LM: My process is deeply rooted in research. My research includes tangible experiences as well as gathering resources about a particular time, place or subject. I carefully consider how materials and processes can visually communicate content and meaning. If I don’t have the materials or process knowledge, I will embark on a search for materials and learn a new process. I then begin exploring materials and/or process. Sometimes my first attempt is successful. The majority of time, I am reworking ideas, learning about materials and process for future pieces.
Claimed Union With The Earth (2019) Yarn. 45” x 56” x 5."
Title from bell hooks poem #5. Kentucky History: The significance of hair and sweet grass among Indigenous Peoples.
OPP: Many of your works might be viewed solely as material abstraction if the viewer didn’t read the title card. In two recent series, The Grass is Blue and This Land is My Land, the long-ignored histories of Indigenous peoples and enslaved Africans are highlighted via titles and supporting text. Do you consider this language part of the work or the context for the work? Is this distinction important to you?
LM: This is a good question – led me to reflect on how I arrived at decisions to use language. I was a gallery monitor during my undergraduate years. I noticed the majority of visitors read the title card before viewing visual work. I came to the conclusion that people wanted to “know” what they were looking at, an explanation, and relied on the title card to guide perception. This observation led me to eliminate titles from my work for many years. I wanted the work to speak for itself, the visual experience to dominate and the viewer to arrive at their own interpretation. As I matured in my studio practice and expanded my research practices, I realized language providing historical reference can serve as context and not necessarily guide the viewer toward a particular conclusion. I also see this information as an additional honor toward the visual stories I am telling. Perhaps similar to a plaque that accompanies a visual commemorating a person or event. So, yes this distinction is important to me as my intent is to create visual work that provides moments for investigation and contemplation while acknowledging the past.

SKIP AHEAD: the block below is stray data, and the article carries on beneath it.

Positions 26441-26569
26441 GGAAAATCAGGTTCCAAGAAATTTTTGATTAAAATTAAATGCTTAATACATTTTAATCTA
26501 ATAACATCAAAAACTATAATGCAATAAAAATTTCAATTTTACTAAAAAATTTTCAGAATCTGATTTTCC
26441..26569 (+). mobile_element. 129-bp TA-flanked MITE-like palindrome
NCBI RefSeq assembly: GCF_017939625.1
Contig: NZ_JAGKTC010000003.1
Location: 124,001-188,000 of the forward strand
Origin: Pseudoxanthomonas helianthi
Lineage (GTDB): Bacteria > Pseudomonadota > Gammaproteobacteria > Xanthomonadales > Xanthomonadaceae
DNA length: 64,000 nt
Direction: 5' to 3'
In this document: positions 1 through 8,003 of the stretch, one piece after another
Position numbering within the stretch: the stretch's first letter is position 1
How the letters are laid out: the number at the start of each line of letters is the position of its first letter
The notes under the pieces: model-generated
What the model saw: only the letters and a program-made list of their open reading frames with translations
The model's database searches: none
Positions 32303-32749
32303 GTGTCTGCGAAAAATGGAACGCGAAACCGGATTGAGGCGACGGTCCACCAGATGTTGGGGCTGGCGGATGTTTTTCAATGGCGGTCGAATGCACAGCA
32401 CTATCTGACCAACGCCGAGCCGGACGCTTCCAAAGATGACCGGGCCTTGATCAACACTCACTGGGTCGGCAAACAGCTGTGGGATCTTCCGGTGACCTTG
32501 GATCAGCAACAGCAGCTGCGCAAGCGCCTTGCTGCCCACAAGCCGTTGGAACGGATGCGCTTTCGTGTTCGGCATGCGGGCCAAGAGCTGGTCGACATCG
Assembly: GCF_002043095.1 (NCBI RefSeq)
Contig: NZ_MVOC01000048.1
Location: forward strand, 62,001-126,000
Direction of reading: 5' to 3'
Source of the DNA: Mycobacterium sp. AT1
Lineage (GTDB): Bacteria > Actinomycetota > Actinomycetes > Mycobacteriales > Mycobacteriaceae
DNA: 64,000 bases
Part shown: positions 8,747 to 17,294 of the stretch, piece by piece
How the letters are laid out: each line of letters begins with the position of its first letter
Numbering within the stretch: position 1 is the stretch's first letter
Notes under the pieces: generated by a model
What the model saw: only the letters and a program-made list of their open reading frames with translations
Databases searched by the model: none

This Land Is My Land (2019) Felt, metallic thread, air dry clay, wood, steel, paint. Detail.
Shell middens, left behind by indigenous peoples, buried under colonialism.
OPP: 2020 has been a challenging year—that’s putting it mildly—for most of us. How have the events of the past six months affected your studio practice?
LM: With projects and exhibitions postponed, I have time to explore ideas that have been kicking around and finish pieces that have been patiently waiting for me in the studio. Some of these ideas and pieces may not work out and that is okay. Time spent investigating will lead me to new ideas. So, I would have to say the unusual circumstances of 2020 have afforded me time to reflect and catch up.